I often wonder why I read all sorts of books but rarely listen to popular songs. I’ve settled on the conclusion that it is because of the hold music has on my soul. When I read a book, I’m alert to the intents of the writer. There are few writers who have the ability to trick me into lowering my guard before slipping through an emotion, thought or opinion that is potent enough to control me. With songs, however, it is like self hypnosis. My mind-guards are defenceless against the charms of good melody and solid harmony so, my only form of defence is to only listen to the ones that are not trying to one-up me.
Last month, after a news-reading session filled with gloom, I disconnected my PC from the internet and selected my Brooklyn Tabernacle Choir playlist. I reclined on the couch and let harmonious renditions of hope travel into my mind, through my ears, to chase away the doom I had let in through my eyes. I did not sing along, just tried to place my mind in stasis and let the music work its magic. The playlist was set to shuffle so, the songs changed from slow contemplative tunes to negro-spirituals, to love songs directed towards God. The tracks moved to a Christmas song, and something in my mind went click.
If humanity were auditioning for a place among gods, the past few months have been bad for us. We’ve been at our worst. Anyone who has faith in the goodness of man after witnessing these events has to have some superhuman optimistic powers I would like to tap from. From the bombing of infants in Gaza, to the gunning down of a black boy in Ferguson, to the continued horrors in Syria, the beheading of journalists by ISIS, and the kidnapping and killing going on in Northeast Nigeria, it’s been a bad year to be a human being .
As the Christmas song crooned from the tiny speakers of my laptop, I was filled with a strange form of cheer. The kind that starts at the first signs of the holiday season: of streets lined with colourful decorations; shops filled with cheesy holiday tunes seeping out of speakers hidden in ceilings and under benches; children skipping after each other, admiring their bright wristwatches and plasticky goggles. It was a feeling I’d lost gradually over the years as December became less and less a time of cheer and more of a reminder of the evanescence of my existence.
That morning, as I lay on the couch listening to a soloist sing about peace on earth, I thought of how possible it will be to import some cheer from December to give August a facelift. I wanted a pause in the hostilities oozing from every corner of the planet, a moment when humanity would be allowed to breathe some fresh air of joy and laughter and camaraderie. I grabbed my pen and wrote:
August says to the lone traveler
Be my robin in this hood
Grab some cheer from good December
And Sprinkle on my gloomy mood
On a winter day, in a shell-hole ridden field, set against a background of pillaged villages, grown men ran after a leather ball, in a rowdy game of soccer. There were no sides, no proper posts, just men laughing and shouting at each other in English and German as they engaged in a cheerful sport, fully dressed in war uniforms.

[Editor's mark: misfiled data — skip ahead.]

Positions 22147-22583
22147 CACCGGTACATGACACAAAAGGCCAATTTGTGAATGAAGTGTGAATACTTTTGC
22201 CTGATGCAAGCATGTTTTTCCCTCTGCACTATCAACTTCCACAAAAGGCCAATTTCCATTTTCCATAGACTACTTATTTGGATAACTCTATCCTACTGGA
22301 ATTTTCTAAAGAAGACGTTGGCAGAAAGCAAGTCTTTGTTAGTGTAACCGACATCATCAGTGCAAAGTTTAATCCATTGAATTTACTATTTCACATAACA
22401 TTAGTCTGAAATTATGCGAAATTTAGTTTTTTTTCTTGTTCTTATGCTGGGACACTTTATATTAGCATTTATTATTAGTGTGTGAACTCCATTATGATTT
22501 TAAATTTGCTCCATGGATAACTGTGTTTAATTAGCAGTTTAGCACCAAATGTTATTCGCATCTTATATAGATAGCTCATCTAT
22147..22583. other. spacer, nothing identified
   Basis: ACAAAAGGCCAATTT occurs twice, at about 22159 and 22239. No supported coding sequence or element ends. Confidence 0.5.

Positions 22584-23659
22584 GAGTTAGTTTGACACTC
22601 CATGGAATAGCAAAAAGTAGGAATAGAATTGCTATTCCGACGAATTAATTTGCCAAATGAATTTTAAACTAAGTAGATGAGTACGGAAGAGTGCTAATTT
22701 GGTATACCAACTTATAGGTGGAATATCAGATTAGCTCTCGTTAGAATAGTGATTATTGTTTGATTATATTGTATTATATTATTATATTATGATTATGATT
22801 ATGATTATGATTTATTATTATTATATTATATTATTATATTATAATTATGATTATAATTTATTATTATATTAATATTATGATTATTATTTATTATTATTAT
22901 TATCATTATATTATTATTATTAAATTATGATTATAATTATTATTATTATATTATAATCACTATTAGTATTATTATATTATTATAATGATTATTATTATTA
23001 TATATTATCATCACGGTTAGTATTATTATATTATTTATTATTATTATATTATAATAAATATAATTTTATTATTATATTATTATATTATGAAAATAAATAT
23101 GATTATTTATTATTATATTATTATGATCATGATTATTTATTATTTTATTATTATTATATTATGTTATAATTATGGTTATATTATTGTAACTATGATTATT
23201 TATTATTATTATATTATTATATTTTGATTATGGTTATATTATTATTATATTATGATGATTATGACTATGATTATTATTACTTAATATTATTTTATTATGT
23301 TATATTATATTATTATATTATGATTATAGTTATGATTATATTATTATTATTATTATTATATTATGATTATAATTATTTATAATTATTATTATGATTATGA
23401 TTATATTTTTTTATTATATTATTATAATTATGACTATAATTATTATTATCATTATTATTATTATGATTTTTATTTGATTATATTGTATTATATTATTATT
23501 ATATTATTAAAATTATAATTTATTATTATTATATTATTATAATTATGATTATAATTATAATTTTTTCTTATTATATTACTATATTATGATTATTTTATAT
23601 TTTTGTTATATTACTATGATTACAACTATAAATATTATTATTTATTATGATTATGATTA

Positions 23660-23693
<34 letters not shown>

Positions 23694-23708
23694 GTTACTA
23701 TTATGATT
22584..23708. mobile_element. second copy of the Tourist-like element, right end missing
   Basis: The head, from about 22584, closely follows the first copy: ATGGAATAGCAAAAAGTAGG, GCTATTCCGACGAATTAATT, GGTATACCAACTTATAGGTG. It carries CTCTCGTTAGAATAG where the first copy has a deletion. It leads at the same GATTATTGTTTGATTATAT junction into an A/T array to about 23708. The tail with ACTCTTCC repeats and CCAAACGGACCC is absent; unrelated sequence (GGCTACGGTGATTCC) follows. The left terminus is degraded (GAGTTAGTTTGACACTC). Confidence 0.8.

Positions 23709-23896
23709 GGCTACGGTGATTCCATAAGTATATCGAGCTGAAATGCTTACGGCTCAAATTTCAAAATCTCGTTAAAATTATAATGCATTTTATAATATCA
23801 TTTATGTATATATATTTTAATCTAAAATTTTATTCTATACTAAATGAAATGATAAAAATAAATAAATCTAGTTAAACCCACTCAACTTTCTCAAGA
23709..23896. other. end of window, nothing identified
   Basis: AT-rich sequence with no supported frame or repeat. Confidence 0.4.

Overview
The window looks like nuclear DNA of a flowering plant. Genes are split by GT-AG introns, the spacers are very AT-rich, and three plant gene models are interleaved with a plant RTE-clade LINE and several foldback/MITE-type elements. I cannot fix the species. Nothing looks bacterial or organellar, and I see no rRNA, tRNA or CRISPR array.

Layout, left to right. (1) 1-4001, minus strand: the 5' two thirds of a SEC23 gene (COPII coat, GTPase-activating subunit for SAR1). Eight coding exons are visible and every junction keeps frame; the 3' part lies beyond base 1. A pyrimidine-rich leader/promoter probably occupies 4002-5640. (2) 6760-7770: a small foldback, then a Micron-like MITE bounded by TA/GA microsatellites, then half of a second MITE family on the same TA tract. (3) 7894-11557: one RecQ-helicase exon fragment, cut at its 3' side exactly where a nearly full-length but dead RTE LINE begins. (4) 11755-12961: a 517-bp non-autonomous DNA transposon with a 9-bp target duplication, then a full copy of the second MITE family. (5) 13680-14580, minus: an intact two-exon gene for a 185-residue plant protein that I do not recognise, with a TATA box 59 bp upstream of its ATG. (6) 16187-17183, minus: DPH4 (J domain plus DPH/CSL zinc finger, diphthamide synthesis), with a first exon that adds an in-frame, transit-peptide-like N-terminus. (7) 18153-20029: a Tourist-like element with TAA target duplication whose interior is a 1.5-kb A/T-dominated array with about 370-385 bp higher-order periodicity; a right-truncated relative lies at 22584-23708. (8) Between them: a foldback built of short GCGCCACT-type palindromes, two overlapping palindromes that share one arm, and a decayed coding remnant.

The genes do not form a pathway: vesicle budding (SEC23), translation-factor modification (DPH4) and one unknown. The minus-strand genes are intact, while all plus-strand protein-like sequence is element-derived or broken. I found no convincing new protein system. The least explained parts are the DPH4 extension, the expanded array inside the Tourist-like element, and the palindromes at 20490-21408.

On the edges of no man’s land were senior officers smoking cigarettes as they watched a strange spectacle of happiness in what was the start of the world’s first war. They had received orders from their various countries to stop the fraternization going on among their soldiers, but they couldn’t deny the men what had become a source of high spirits. It was the eve of Christmas in the year 1914, the middle of the season of love, on the Western Front.
The Christmas Truce started with German soldiers singing in their trenches and joined by their British counterparts. Soldiers, who had been erstwhile involved in gun fights and shelling, laid down their weapons and reached out to each other, defying orders they were receiving form their various home fronts.
Two shots were fired into the air after Christmas, the shots were replied from the other side of no man’s land and World War I resumed and continued until its end in 1918.
It doesn’t take a cynic to realise the impossibility of a pause in the wars going on in various parts of the world. Even Christmas doesn’t hold that hope any more. It is no longer seen as a season of love. Many now describe it as a capitalist ploy to milk the world’s citizens of their hard earned wealth and a tool in the hand of the peddlers of religion to keep the faithful perpetually hopeful, yet we wonder why our world is filled with so much gloom.
Asking for a worldwide beating of swords into ploughshares might sound naive, but to do that on a personal level is not too much to ask. It is not too much to ask you to look around and forgive those who have offended you. It is not too much for you to let go of hate for a moment and embrace love, to search for someone to brighten with a moment of cheer and a place to infuse with life and laughter.
A quest for World peace is almost impossible, but living in peace with people around us regardless of their age, colour, tribe, and religion is not beyond the realm of possibilities. Is it for you?